Fellow Citizens & Residents of St. Kitts and Nevis:
Every year the international nursing fraternity sets aside May 12th to celebrate Nurses’ Day in recognition of the critical role that nurses continue to play in the delivery of quality healthcare to persons who are sick and suffering. Our nurses in St. Kitts and Nevis have joined in this global observance of Nurses’ Day that is being staged under the theme “Nurses: A Voice to Lead – Achieving the Sustainable Development Goals”. As has been the practice for several years our local nurses have decided to spread out their celebrations over an entire week of activities.
As such, this year’s Nurses’ Week spans the period May 6-13, 2017 and includes activities such as: • Church Service at 7 p.m. on Thursday, May 11th – at St. George’s Anglican Church • Nurses’ Day Symposium & Luncheon on Friday, May 12th – at JNF Hospital, from 9 a.m. to 3 p.m. Page 2 of 4 • Public Outreach on Saturday, May 13th – at Pharmarre Ltd, Bird Rock, from 9 a.m. – 11 a.m.
The Ministry of Health commends the nurses in St. Kitts and Nevis for staging these events to highlight the invaluable contribution of all nurses, regardless of whether they are employed in the public or private sector. Our government also realises that without nurses our national health infrastructure will come to a grinding halt.
It is the committed and dedicated service of our institution and community-based nurses that has been responsible – to a great extent – for the significant strides that we continue to make in the critical area of public health and wellness. As such, it is imperative that the members of our nursing fraternity continue to improve upon their professionalism – both individually and collectively – in order to render the high quality care that is always required in the health care industry.
Our present day nurses also have a responsibility to serve as good examples for our younger generations who might be seriously contemplating the pursuit of a career in nursing. As we celebrate Nurses’ Day 2017, it would do us well to be reminded of the United Nations’ Sustainable Development Goals which are referenced in this year’s theme. Every one of these 17 goals are important yardsticks by which we can assess the development of our Federation.
These 17 goals are as follows:
1. No Poverty
2. Zero Hunger
3. Good Health & Well-being
4. Quality Education
5. Gender Equality
6. Clean Water & Sanitation
7. Affordable & Clean Energy
8. Decent Work & Economic Growth
9. Industry, Innovation & Infrastructure
10. Reduced Inequalities
11. Sustainable Cities and Communities
12. Responsible Consumption & Production
13. Climate Action
14. Life Below Water
15. Life on Land
16. Peace, Justice & Strong Institutions
17. Partnership for the Goals It must be noted that these 17 Sustainable Development Goals, which have been agreed by all 193 Member States of the United Nations, are expected to be achieved by the year 2030.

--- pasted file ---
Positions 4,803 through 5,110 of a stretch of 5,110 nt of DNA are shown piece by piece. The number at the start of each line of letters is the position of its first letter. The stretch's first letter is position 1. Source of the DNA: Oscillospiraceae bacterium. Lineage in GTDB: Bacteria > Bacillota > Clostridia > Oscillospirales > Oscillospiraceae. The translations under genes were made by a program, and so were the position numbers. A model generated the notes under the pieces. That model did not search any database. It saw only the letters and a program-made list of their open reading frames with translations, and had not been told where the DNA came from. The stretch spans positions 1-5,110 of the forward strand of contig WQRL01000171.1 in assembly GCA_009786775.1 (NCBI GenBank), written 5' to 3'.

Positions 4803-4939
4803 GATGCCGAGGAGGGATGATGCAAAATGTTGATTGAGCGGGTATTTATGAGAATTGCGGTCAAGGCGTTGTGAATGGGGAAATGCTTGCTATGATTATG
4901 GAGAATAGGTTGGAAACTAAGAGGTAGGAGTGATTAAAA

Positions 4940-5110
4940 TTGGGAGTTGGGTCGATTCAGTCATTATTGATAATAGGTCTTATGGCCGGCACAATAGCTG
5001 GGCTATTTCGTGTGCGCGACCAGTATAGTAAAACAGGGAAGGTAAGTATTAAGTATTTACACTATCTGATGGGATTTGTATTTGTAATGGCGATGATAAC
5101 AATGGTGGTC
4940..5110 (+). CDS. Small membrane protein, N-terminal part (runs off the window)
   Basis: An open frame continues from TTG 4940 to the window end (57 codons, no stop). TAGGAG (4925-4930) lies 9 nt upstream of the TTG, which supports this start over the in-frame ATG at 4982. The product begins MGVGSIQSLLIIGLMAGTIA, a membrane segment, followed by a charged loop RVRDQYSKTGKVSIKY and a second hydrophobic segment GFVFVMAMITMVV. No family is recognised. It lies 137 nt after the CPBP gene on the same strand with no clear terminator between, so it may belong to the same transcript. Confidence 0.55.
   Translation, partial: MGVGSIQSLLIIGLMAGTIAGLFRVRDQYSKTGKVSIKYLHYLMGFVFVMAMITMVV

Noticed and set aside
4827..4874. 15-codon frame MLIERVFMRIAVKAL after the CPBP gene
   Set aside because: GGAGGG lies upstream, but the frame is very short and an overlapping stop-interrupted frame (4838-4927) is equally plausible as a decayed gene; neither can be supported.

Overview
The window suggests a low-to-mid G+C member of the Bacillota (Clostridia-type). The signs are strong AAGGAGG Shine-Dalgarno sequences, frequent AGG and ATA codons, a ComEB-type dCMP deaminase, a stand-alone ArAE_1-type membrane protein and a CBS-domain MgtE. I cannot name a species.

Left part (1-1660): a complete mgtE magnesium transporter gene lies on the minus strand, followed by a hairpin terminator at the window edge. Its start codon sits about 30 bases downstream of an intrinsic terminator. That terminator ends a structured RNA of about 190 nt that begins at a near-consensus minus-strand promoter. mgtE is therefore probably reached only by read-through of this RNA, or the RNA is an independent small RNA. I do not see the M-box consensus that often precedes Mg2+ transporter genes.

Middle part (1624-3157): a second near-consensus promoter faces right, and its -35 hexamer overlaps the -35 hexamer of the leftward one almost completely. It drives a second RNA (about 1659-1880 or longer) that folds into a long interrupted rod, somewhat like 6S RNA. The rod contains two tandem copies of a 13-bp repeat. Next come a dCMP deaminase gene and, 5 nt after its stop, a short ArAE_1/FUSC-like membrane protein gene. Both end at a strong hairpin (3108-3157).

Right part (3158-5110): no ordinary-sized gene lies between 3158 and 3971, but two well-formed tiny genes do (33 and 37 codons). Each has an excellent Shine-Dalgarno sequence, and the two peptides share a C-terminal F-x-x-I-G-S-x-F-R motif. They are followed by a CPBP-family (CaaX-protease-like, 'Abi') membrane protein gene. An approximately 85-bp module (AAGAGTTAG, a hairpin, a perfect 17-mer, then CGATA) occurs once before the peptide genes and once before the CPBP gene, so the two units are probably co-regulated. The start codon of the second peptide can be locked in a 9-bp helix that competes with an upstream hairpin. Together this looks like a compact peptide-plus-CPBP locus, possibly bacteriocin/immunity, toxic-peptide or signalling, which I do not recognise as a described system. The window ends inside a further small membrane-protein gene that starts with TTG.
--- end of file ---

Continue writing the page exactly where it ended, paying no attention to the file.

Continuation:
Given the advanced state of development attained in our own Federation we are well on our way to meeting these international benchmarks. To accomplish this, however, effort is required by each and every citizen doing his or her part. It also calls for strong leadership, commitment and investment from Government, the private sector and civil society organisations and institutions. Insofar as the nursing profession is concerned, it is obvious that its membership’s key role in meeting these SDG targets would be Goal #3 which calls for “Good Health and Well-being”.
However, it is also clear that most – if not all of these goals – are not mutually exclusive. In fact, there is also a role for the nursing profession in the attainment of Goals #4 and #5 which call for “Quality Education” and “Gender Equality”, respectively. What this means is that nurses should seek out all of the educational opportunities possible to hone their skill sets and thereby improve health care delivery. It also means that greater effort can be made to break the gender stereotype that still exists where it has been taken for granted that nursing is a woman’s job.
The nursing profession needs male nurses just as much as it needs their female counterparts. That being said, we are happy to have some nurses in our local fraternity who are males, and the Ministry of Health welcomes even more qualified male nurses to this noble profession. Presently, there are approximately 330 nurses employed in the public sector of St. Kitts and Nevis. Most of these nurses are employed by our institution based health services.
This means that their employment is performed, by and large, at our Federation’s four hospitals and the two state-run senior care facilities, namely The Cardin Home on St. Kitts and the Flamboyant Home on Nevis. The other 23 percent of our nurses are employed at our Nation’s 17 health centres. On behalf of the Federal Government I congratulate all of our nurses on Nurses’ Day 2017. We salute you for your service to the people of our Country. We also thank you for choosing nursing as a dedicated career, and we trust that your sterling service will continue to redound to the health and wellness of our people.
Have a Happy Nurses’ Day 2017! May God continue to bless the people of St. Kitts and Nevis with good health, and wellness of mind, body and spirit.